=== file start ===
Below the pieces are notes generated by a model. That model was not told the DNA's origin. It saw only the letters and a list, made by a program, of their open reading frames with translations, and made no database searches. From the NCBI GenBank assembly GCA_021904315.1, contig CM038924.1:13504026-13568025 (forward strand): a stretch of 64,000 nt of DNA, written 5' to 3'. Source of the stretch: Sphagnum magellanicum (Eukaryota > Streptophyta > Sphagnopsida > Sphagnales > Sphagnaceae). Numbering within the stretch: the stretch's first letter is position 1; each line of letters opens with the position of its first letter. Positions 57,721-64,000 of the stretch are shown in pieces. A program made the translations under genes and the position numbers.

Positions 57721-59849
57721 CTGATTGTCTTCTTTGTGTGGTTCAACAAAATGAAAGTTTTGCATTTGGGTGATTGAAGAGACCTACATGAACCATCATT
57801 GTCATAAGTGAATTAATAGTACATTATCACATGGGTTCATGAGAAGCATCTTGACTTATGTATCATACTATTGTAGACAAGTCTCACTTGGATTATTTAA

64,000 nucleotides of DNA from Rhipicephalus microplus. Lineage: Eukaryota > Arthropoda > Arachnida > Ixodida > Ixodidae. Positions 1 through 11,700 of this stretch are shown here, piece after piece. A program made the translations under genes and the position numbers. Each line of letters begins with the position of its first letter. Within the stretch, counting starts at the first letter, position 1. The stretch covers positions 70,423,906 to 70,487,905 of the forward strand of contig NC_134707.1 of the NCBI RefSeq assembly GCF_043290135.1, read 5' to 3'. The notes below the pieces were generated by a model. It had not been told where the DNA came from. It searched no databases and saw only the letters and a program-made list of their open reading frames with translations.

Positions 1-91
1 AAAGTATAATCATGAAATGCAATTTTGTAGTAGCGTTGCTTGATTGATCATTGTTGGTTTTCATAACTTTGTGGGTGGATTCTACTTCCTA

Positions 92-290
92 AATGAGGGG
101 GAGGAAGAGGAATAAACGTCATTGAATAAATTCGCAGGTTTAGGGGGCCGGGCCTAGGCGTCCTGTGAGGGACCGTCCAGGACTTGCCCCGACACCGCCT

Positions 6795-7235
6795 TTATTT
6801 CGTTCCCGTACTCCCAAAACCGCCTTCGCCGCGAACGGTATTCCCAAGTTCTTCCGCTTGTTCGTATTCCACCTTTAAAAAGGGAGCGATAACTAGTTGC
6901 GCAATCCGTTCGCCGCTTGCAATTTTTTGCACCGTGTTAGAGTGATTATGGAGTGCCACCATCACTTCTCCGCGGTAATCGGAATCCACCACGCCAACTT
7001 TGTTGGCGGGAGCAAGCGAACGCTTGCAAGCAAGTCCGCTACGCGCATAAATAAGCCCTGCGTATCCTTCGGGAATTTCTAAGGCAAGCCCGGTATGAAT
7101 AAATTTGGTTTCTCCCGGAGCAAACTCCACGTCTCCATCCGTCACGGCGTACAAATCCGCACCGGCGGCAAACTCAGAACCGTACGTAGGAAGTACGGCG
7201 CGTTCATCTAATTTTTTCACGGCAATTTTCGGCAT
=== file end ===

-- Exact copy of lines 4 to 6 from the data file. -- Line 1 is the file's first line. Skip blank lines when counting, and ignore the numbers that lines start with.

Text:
57801 GTCATAAGTGAATTAATAGTACATTATCACATGGGTTCATGAGAAGCATCTTGACTTATGTATCATACTATTGTAGACAAGTCTCACTTGGATTATTTAA

64,000 nucleotides of DNA from Rhipicephalus microplus. Lineage: Eukaryota > Arthropoda > Arachnida > Ixodida > Ixodidae. Positions 1 through 11,700 of this stretch are shown here, piece after piece. A program made the translations under genes and the position numbers. Each line of letters begins with the position of its first letter. Within the stretch, counting starts at the first letter, position 1. The stretch covers positions 70,423,906 to 70,487,905 of the forward strand of contig NC_134707.1 of the NCBI RefSeq assembly GCF_043290135.1, read 5' to 3'. The notes below the pieces were generated by a model. It had not been told where the DNA came from. It searched no databases and saw only the letters and a program-made list of their open reading frames with translations.

Positions 1-91